By Nicole Wood
College of Human Ecology
East Carolina University nutrition science professor Brenda Bertrand engaged 35 students last semester in a project designed to enhance their leadership skills.
The students teamed up to conduct “windshield tours” of Pitt County, using photography to document their research. The students examined health issues including whether areas were equipped for walkers or bikers and whether grocery stores or convenience stores were in close proximity to neighborhoods and schools.
Students then considered the implications of their findings and what those results would mean for the studied locations, which included Farmville, Chicod, Grimesland, Ayden and Stokes. They developed diagrams to chart the strengths, weaknesses, opportunities and threats (SWOT) in those areas.
When the teams shared their diagrams with the entire class, a trend emerged. “They began to notice similarities between the different communities,” said Elizabeth Kroeger, graduate assistant for the course. “They each saw limited access to fresh fruits and vegetables with community and geographical constraints for shopping (distance or lack of grocery stores) and transportation (lack of sidewalks).” The teams then collaborated to combine their findings into an SWOT diagram for all of Pitt County.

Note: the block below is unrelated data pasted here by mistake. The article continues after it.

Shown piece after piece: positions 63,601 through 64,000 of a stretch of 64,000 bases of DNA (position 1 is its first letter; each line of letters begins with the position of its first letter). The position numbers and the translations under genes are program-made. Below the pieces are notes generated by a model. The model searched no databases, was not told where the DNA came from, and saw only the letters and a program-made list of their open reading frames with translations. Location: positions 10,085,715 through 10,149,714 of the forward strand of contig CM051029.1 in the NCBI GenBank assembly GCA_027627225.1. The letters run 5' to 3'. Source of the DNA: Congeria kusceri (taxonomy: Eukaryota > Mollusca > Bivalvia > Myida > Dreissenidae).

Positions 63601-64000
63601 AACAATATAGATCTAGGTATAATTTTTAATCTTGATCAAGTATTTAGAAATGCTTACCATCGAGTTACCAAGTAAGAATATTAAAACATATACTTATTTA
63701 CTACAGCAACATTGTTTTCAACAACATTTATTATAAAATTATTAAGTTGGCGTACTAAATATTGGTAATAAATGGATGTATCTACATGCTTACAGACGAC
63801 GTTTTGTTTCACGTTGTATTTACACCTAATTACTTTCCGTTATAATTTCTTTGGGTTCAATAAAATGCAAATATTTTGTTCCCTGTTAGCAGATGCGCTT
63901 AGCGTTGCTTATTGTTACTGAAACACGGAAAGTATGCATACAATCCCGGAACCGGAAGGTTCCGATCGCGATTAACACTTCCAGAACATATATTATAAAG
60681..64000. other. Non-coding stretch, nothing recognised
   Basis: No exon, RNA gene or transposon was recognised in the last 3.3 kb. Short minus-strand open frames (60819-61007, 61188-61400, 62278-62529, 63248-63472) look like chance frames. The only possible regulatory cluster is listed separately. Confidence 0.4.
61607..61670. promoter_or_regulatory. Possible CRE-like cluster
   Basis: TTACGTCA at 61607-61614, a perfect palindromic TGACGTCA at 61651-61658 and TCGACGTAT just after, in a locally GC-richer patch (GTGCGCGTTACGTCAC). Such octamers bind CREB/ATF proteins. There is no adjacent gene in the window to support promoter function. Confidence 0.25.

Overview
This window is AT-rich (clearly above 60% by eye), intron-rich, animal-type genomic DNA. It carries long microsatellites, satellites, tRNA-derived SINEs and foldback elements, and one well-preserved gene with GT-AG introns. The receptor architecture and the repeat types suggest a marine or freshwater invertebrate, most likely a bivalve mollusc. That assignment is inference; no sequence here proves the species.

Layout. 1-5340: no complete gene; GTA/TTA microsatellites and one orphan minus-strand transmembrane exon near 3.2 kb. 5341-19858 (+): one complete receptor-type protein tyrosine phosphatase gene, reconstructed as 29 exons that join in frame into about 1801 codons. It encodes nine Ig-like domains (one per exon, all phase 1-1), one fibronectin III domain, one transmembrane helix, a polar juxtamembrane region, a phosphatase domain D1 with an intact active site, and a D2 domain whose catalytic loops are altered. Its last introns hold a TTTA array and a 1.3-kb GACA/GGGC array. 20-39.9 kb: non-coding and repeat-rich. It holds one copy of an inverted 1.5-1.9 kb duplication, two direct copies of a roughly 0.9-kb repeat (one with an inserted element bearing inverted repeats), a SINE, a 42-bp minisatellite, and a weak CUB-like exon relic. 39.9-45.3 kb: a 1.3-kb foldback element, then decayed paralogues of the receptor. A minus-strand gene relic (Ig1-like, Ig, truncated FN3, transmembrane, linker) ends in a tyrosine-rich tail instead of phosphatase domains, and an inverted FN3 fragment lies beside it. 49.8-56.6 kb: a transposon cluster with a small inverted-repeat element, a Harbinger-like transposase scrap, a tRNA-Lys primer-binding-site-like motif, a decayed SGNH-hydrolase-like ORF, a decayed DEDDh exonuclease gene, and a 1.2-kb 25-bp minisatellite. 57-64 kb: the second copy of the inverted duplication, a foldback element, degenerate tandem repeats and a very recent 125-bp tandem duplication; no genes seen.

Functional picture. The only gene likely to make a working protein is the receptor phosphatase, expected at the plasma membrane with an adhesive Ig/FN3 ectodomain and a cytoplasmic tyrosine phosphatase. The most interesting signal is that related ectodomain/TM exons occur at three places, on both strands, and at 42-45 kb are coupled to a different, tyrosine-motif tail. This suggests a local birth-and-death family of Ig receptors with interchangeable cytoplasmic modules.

Representatives from the studied communities visited the class to help students develop new ideas and intervention plans that are feasible for real-world application. Nutrition experts worked with the students throughout the process and visited campus to share their perspectives on the students’ plans.
The students created a blog detailing their project and their own understanding of leadership in rural health. Along the way, students read articles regarding transformative leadership – a type of leadership that has ideal traits for working within the nutrition field. They answered questions about the articles on their blogs. Students also took questionnaires that identified their leadership traits at the beginning and end of the project.
While the students gathered data on the communities, Kroeger gathered details on the students’ learning process and leadership transformation. She will use the data for a graduate research project to determine whether the students’ leadership styles changed throughout the project.
“The qualitative research we collected of the students’ perspectives on the leadership projects (and) leadership in general will be used to prepare a manuscript for a journal submission in 2014,” said Kroeger. “Hopefully, our research will give professors in the field of nutrition insight into how to effectively develop leadership skills among their students.”
The project was sponsored in part by a BB&T Leadership Grant. Those grants aim to advance ECU’s culture of service and its place as a leadership development community by encouraging and assisting units across campus to embed leadership development components into their courses and programs.